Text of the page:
There once was a woodchuck named Woody De Fuzz,
The fuzziest woodchuck that ever there was.
He lived in a hole in the ground just below
A strawberry field of a farmer named Joe.
Now, Woody was happy, contented, and merry:
Each morning he went out and ate a strawberry
And also some grass that was growing nearby,
But not prickly thistles—too painful to try—
And whenever Joe’s doggie would start in to yap,
He’d head down his hole and he’d take a long nap.
So Woody was happy—as happy as pie—
That is, till the flakes were beginning to fly.
They flew and they fell and they fell and they flew,
And the iciest, freeziest winter winds blew.
The snow blew in drifts over mountain and knoll,
And it blew right down Woody De Fuzz’s own hole!
“That does it!” cried Woody, and dug his hole deep
And he snuggled right down, and he went right to sleep,
Intending to sleep right the whole winter through,
Till those icy-cold, wint’ry winds no longer blew.
But somehow, about in the middle I reckoned,
The middle of winter—‘bout Feb'uary second—
Something awakened young Woody De Fuzz,
And he yawned, and he stretched—as most everyone does—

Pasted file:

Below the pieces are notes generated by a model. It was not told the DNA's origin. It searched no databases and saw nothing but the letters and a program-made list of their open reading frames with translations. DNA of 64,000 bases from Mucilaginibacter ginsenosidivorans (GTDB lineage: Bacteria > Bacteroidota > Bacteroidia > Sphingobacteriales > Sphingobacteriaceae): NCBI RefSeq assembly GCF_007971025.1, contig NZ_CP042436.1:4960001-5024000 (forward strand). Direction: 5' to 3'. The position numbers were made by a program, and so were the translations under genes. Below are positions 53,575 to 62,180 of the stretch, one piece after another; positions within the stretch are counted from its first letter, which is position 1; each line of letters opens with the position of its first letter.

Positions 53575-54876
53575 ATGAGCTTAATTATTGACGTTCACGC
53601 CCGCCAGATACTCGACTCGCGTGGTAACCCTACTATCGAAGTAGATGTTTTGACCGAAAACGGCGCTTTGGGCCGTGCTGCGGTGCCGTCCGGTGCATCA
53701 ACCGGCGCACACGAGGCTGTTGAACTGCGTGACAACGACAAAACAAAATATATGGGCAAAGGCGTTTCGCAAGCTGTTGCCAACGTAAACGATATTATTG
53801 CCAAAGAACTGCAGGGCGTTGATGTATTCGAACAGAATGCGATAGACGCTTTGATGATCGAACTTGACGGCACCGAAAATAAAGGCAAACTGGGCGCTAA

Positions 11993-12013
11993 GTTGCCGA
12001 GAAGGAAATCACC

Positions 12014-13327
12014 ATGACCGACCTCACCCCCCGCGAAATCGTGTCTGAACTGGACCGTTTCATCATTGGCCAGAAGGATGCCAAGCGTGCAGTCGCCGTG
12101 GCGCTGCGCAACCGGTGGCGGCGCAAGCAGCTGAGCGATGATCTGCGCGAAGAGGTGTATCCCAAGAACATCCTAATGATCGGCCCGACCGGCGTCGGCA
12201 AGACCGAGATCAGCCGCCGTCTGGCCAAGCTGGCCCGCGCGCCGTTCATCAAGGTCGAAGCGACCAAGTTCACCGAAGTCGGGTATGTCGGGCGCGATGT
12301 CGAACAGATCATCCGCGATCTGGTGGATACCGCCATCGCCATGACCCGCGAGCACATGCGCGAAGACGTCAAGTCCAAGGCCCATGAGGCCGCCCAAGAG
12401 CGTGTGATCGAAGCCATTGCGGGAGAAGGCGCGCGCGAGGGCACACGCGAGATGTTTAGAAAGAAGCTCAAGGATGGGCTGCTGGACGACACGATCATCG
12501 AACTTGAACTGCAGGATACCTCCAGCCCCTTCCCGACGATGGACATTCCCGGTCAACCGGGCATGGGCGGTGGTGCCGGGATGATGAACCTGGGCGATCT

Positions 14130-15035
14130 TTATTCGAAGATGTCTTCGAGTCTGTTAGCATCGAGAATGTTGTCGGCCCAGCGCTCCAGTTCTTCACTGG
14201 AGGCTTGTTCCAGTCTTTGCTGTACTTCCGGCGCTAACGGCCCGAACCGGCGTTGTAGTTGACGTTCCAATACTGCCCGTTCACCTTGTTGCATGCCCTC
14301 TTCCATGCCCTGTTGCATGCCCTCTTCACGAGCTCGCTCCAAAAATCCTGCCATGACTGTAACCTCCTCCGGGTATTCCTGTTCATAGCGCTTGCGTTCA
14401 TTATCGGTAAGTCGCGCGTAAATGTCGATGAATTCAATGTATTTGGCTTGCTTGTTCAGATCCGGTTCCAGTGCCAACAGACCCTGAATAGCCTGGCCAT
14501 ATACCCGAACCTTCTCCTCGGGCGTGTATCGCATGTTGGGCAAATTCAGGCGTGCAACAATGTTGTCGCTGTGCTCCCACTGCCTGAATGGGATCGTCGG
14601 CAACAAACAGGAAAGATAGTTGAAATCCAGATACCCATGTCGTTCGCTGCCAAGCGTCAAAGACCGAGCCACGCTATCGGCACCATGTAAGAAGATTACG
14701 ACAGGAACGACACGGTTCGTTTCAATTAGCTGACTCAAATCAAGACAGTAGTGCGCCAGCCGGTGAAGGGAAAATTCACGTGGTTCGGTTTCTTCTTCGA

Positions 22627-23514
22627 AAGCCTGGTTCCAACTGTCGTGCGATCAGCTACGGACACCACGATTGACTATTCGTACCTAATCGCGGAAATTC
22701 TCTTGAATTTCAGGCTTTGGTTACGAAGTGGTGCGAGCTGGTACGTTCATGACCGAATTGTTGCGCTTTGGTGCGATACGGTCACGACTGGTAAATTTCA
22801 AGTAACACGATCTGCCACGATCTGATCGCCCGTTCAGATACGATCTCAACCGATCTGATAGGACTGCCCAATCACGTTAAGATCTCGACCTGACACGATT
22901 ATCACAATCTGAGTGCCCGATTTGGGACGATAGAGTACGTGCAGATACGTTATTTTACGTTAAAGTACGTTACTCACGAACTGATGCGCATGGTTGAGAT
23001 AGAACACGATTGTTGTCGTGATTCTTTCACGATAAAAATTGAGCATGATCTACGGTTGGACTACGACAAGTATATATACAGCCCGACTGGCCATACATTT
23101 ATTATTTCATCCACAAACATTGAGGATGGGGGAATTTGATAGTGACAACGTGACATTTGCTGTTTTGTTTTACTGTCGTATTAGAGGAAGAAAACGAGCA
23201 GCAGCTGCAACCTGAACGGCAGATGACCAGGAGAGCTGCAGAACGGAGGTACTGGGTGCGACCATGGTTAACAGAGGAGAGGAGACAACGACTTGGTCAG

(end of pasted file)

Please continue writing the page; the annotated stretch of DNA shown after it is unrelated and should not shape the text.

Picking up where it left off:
And got up from his bed, and he staggered about
In a kind of a daze, and then…Woody went out!
He went out of his hole to a world full of snow,
Not the strawberry field of that farmer named Joe.
He came out of his hole and he wandered around
In the bright, bright sunshine—and he suddenly found…
He had company! Crowd upon crowd of big people!
Some of 'em tall as a Baptist Church steeple!
And all of ‘em holding recorders and cameras
And all of ‘em saying he’s gorgeous and glamorous
And all of ‘em pushing and shoving and shouting
And all of 'em ruining his mid-winter outing,
And all snapping pictures or asking a question,
So much that he started to get indigestion…
So Woody retreated a hasty retreat
And showed them the soles of his two rear, back feet!
It frightened that woodchuck named Woody De Fuzz,
The frightenedest woodchuck that ever there was.
And he ran down his hole, and he ran down there fast,
To go back to sleep till the winter was past.
But he ran down so fast that he plum left his shadow—
Some oaf must have stepped on it, back in the meadow.
But go back and get it? No way—not a chance!
Not even for all the strawberries in France!
"Besides," Woody said, "I already outgrew it;
If it's shadows they want, well they're quite welcome to it!"
And THAT’S why on Feb'uary second each year
A half-asleep woodchuck is said to appear
To announce to the world whether winter is over
And that all of the fields will be soon filled with clover,
Or if winter is really just only begun
And we’ll have two more months of it ‘fore we are done.
But some people scoff at such things and say, “Pooh—
A woodchuck can’t tell when the winter is through.”
In fact, around these parts, it doesn’t apply:
Cuz here winter stays till the Fourth of July!
—The Sleepy Groundhog